Tuesday, April 3, 2012

World Autism Awareness Day

 An excerpt from Nonna's blog for World Autism Awareness Day (which was yesterday):
When someone has diabetes – everyone has a basic understanding of what that means… at least they know that a diabetic can’t eat a lot of sugar. But there are many more children with autism now than with diabetes, and they require a lot more one on one “work”… there are doctor visits, therapy visits, education options – the day in and day out living “needs” are so intense… I don’t quite understand why the average person doesn’t really understand what it means when someone is autistic. I understand that it can be confusing because while struggles overlap, they aren’t all the same… however there are basic things that everyone should be able to grasp. So many situations would be easier if there was just more understanding in society at large.
First off… the major cause of most “meltdowns” or confusion for autistics tends to result from sensory overload and miscommunications. Sensory overload is a HUGE issue. The human brain takes in an immense amount of information every moment, but a “neuro-typical mind” will automatically sort through all that information and filter out everything that is unimportant to the situation at hand… whether it’s driving a car, reading a book, or having a conversation with someone. The “autistic mind” doesn’t have this filter. I want you to stop and think about what that means. I mean really think about it. You’re trying to talk with someone (and communication is a problem anyway because you don’t think with words – you think with pictures – so you basically have to translate everything someone is saying to you from words to images you can actually understand), and every background noise, all the lights, all the colors, everything else that is going on at the moment is all just as present to you as what this person is saying. There is no such thing as a “background” anything – everything is in the foreground screaming at your brain to compute it and make sense of it all. It really is like living in a totally different world from the one everyone else lives in. Now, these brains are brilliant… with time they just learn to process it all faster (you’ll be amazed at how much they can memorize, and how much they just know because nothing gets filtered out) – but you can’t make the normal “filter” appear — you can’t “strengthen” something that just isn’t there. And no matter how fast you learn to process it all – at some point the brain will become overwhelmed… and usually this is where the “odd” or “disturbing” behavior begins. If you were being constantly “attacked” by your environment like this – you’d end up behaving strangely too… you have to compensate somehow… have to release all the pent up tension and adrenaline that builds up as the brain becomes more and more stressed.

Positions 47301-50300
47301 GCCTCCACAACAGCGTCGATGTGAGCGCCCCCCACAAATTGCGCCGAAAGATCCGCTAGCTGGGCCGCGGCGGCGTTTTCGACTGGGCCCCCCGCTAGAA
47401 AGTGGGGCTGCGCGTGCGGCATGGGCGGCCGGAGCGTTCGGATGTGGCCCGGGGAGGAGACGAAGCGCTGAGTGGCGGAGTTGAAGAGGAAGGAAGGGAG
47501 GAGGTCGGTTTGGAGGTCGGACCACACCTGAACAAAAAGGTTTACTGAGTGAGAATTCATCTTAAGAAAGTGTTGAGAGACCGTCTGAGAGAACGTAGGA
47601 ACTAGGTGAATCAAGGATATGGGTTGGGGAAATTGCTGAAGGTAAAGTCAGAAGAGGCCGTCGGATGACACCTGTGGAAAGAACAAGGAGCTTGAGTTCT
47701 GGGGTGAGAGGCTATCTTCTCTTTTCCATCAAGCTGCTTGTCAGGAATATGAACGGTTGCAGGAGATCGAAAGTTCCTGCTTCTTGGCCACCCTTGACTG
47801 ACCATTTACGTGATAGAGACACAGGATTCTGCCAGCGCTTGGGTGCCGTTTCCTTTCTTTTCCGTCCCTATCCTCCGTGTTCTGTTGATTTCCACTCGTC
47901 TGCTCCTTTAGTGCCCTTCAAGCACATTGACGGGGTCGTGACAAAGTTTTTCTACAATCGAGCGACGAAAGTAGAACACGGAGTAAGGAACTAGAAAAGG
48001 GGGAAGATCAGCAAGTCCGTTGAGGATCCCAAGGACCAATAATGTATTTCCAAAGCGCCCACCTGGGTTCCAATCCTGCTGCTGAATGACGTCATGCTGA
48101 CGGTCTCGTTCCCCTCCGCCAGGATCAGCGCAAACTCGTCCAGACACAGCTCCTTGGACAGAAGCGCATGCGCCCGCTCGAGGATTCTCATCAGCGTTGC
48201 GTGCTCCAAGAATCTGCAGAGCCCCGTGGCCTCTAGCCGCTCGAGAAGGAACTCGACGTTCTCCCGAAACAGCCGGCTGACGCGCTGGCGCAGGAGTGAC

Nonna has two sons who have autism spectrum disorders so she is well-placed to see the ins and outs of autism.This post was very illuminating for me. I encourage you to read the whole thing.

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